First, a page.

Federal veteran suicide prevention group focuses on rural America
President Donald Trump’s new task force, President’s Roadmap to Empower Veterans and End a National Tragedy of Suicide, or PREVENTS, met for the first time to discuss how to tackle veteran suicide.
The Trump administration announced the federal task force made up of several agencies earlier this year. One of the top priorities Veterans Administration Secretary Robert Wilkie said he would face head-on is rural healthcare.
“I don’t think anyone can spend a year in a high danger area and come back and be the same person,” Dave Lewis, chairperson of Healing at English River Outfitters, said.
Lewis and his organization, HERO, work to try and incorporate around 400 veterans annually back into normal society. That includes the issue of mental health, which can be tough to approach.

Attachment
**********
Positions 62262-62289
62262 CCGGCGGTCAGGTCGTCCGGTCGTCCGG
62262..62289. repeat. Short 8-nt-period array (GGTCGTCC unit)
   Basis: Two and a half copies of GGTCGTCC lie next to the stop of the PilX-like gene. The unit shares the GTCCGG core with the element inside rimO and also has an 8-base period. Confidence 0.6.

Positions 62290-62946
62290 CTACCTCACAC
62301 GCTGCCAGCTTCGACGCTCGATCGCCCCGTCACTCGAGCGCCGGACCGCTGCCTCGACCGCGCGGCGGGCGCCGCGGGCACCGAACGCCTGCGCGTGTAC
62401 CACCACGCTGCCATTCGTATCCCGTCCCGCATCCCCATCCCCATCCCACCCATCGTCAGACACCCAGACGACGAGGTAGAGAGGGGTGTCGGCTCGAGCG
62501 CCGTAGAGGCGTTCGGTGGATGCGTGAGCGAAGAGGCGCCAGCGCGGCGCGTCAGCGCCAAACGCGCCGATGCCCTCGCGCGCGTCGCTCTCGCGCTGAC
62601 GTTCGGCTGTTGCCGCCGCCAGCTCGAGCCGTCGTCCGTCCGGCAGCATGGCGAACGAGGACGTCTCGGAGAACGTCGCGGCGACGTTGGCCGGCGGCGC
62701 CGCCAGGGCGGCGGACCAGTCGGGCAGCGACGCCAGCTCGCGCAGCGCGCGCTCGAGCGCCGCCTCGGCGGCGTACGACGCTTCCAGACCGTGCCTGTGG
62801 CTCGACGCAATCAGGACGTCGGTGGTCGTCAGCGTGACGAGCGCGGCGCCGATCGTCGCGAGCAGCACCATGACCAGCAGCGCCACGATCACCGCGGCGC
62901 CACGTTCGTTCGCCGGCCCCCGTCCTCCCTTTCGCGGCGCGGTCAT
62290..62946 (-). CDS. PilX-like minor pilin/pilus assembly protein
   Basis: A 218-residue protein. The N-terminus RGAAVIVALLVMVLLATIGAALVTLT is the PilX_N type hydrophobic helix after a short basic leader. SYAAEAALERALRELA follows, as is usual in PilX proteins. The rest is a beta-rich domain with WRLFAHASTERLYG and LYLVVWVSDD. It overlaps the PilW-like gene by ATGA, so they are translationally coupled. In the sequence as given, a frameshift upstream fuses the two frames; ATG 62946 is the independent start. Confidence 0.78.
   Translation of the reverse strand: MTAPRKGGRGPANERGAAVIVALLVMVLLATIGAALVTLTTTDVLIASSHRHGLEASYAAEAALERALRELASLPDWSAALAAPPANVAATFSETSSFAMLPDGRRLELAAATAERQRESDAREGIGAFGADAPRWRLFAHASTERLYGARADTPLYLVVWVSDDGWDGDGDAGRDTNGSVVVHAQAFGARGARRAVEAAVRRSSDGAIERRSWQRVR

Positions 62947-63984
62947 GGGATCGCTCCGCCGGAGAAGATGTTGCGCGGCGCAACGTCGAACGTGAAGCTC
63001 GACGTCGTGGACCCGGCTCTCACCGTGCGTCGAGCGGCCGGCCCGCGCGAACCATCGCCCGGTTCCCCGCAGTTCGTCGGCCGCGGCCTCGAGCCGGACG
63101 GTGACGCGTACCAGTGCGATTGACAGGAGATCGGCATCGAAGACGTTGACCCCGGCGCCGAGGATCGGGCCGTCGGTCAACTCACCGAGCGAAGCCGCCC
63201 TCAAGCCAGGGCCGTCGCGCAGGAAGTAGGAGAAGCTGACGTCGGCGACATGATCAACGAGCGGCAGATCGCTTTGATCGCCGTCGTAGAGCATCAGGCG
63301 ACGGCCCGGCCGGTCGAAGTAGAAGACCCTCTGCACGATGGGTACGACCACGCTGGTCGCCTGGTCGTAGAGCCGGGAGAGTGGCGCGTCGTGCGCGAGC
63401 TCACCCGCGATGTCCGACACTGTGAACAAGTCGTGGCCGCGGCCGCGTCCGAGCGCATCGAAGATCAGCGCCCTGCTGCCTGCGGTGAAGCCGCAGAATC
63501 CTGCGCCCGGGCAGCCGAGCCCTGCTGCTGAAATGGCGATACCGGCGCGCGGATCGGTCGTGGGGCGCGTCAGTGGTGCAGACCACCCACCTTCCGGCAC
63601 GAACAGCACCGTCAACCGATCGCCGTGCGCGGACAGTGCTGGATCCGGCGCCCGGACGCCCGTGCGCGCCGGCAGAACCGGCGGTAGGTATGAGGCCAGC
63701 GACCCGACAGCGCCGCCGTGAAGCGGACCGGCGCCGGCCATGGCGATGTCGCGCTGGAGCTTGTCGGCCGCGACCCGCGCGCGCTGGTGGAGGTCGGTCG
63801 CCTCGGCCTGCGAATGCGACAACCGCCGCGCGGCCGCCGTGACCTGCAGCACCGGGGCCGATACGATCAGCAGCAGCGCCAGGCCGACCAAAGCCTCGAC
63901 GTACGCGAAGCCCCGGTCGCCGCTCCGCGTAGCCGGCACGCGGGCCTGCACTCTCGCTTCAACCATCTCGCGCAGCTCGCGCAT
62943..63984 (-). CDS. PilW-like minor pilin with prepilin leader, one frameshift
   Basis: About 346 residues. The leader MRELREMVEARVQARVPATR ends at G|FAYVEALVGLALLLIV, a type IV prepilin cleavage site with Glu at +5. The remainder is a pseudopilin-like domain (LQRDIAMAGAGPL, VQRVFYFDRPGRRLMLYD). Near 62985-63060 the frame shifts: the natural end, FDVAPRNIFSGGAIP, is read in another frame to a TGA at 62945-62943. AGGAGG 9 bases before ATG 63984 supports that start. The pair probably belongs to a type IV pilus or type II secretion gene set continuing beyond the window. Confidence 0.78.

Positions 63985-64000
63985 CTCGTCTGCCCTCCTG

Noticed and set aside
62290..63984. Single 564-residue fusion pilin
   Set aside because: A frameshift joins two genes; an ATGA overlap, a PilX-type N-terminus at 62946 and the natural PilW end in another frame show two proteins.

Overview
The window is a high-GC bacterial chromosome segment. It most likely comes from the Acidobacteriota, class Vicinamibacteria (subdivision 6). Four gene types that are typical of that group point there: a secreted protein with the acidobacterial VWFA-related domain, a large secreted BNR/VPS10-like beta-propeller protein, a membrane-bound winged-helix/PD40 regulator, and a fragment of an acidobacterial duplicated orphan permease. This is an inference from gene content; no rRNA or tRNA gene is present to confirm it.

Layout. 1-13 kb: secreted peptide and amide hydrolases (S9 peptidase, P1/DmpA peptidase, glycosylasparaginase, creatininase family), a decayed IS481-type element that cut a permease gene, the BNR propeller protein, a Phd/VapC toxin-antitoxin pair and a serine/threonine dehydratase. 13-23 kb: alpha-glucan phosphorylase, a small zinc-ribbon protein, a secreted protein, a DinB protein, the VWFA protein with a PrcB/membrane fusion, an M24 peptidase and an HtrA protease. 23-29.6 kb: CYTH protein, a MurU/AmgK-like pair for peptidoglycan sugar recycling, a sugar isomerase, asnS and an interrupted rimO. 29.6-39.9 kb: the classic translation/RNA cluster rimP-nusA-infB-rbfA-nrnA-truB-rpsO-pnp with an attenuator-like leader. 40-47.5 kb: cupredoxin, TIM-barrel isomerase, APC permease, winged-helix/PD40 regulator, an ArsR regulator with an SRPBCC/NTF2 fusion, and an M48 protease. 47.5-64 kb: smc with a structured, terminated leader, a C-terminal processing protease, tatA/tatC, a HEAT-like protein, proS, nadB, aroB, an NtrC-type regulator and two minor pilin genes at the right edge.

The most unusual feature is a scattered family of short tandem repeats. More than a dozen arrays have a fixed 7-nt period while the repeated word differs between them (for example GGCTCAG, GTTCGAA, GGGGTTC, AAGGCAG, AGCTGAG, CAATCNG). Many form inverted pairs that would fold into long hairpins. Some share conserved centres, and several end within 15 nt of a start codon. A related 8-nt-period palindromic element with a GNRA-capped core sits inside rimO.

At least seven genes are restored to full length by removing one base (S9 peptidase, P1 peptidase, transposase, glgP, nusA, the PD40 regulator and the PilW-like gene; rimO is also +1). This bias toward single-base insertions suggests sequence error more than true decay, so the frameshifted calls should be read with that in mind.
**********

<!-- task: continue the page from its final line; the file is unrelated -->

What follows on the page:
“We often look at each other and say, ‘how are we going to get on top of this issue?'" Lewis said. “It’s just too big for the current structure that is here to support.”
A veteran himself, it is an issue he knows all too well.
“I wasn’t sure if I wanted the help,” Lewis said. “That’s something we see in a lot of veterans we work with.”
The effort to reach rural areas has been a focus.
“We’re expanding things like telehealth, we are expanding mobile veteran centers with this budget the President has given us,” Wilkie said. “51% of veterans live in rural areas.”
It’s the kind of effort Lewis and HERO are striving for, but said people also need to be more aware of the stigma surrounding mental health.
“Brain health is something that has been overlooked for far too long,” Lewis said.
HERO will be holding a 22-mile awareness walk on November 2. The money raised will go towards veterans participating in actives at HERO.